Available on: All City LP
The title of Parisian beat-layer Onra’s latest LP, Long Distance, may be misleading. The album stays at a constant intensity using a satisfying structure of juicy 80’s pop/boogie melodies squashed beneath swing-soaked, fat kick and slab snare drum patterns. There is no long journey to be traversed between the first track ‘My Comet’ (a gem) and the last track ‘Cherry’, and there is nothing wrong with that either. Not every record needs to be about long cosmic journeys.
There’s an obvious formula that Onra uses for most of the tracks on Long Distance, which again is fine really. The tape is built upon the irresistible pop sensibilities of groups like Midnight Star, the Brooklyn Bronx and Queens Band, Change, SOS Band, and more. The spaces between heavy kick and pancake snare are packed with neon, nylon, nectar-sweet sounds. Tracks like ‘Sitting Back’, ‘My Comet’, ‘Send Me Your Love’ and ‘Moving’ (which is built upon samples also used by Washed Out for his track ‘Get Up’) are testimonial to a potion that will never let you down, always get your flab in motion. Leave you thirsty for Tab.
To be very honest, there’s nothing terribly revolutionary about this LP; it’s just pure, expert crafted groove. To be even more honest, there is nothing wrong with pure beats. There is nothing bad about simple effective music.
Onra counters the dreariness found on some all-instrumental beat tapes with some choice vocal guests, livening up the buttery spread of the tape. Olivier Daysoul brightens up two tracks; the first of which, ‘My Mind Is Gone’, is a synth driven, hard nodding romp. Olivier’s verses ooze with Andre 3000 juice and are the perfect compliment to the instrumental. He also appears on the LP’s title track, which is smoother, fill of crooning and extra large choruses. Also there is an airplane jet engine sound at the beginning of this track, which can never be a bad thing.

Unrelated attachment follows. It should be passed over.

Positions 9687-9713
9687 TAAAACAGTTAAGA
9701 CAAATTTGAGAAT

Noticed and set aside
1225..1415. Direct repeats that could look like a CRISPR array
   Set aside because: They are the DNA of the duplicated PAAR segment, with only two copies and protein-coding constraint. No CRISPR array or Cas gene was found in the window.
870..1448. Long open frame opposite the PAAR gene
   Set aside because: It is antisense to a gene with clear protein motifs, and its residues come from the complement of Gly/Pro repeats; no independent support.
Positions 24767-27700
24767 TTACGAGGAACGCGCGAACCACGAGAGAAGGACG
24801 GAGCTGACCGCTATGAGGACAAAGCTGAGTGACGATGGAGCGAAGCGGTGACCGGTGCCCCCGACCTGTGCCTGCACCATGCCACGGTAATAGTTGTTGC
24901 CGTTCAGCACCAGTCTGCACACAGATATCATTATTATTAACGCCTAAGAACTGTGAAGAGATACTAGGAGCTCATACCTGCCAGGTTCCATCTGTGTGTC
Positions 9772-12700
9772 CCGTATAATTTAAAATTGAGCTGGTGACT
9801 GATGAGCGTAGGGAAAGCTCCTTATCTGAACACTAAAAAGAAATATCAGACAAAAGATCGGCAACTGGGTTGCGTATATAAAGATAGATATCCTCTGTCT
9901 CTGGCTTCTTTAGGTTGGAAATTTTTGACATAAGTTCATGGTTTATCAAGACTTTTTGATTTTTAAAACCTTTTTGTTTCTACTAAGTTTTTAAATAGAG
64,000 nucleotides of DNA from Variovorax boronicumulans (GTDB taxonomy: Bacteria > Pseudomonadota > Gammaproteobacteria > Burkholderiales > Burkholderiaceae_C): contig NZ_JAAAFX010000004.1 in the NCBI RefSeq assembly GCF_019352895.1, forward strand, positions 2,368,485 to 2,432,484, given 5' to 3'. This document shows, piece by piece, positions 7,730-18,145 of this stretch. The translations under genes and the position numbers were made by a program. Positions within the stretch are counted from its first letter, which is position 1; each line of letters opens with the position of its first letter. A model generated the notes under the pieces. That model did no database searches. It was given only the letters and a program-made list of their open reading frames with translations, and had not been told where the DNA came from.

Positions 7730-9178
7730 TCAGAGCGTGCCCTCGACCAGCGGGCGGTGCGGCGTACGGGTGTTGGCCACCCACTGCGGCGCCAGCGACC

Possibly the diamond of the album, ‘High Hopes’ features the upcoming and truly suave Reggie B. Again, Onra channels a chunky boogie tune in a loud way with those trademark pancake snares providing a sugary background for an even sweeter voice. He rounds out the track with pointy keys that call out from the background, sharpening the basic melody of the original sample (courtesy of the SOS Band). Reggie B’s voice is expertly placed in the mix, levitating an inch above everything. It doesn’t matter what he is singing about because his voice does all the talking. Reggie channels dubious instances of Boyz II Men, 112, Howard Johnson, and MJ then mashes them into a smooth, bright, and sweet consistency.
In addition to the two R&B vocal contributions is a guest spot from T3 of Slum Village on ‘The One’, busting some nonchalant, familiar verses. Fortunately Onra is quick to the board and uses the vocals in more of an instrumental way, strengthening the rhythm and complimenting the verses with added colour. Onra seems to be well practiced with vocals, or at least just has a way with them.
Beyond the album’s prominent formula are tracks that take quiet steps in noisier directions. There are tracks like ‘Tape This’ which seems to be a meditation on compression, while ‘Wonderland’ and ‘Mechanical’ experiment with faster tempos, chopping, and filtering. There is also ‘Don’t Stop’ which slows the tape’s pace and focuses in on swelling reverb and LFO riddled vocal mis-configurations. ‘Don’t Stop’ also proves Onra is equally comfortable behind a synth as he is behind an MPC when he needs to be – but only when he needs to be. That’s the point of this record really: Onra knows that he doesn’t need to pull out bags of studio magic for it to be great. His best work is in simple, wholesome, and effective music, something that many of Onra’s contemporaries struggle with.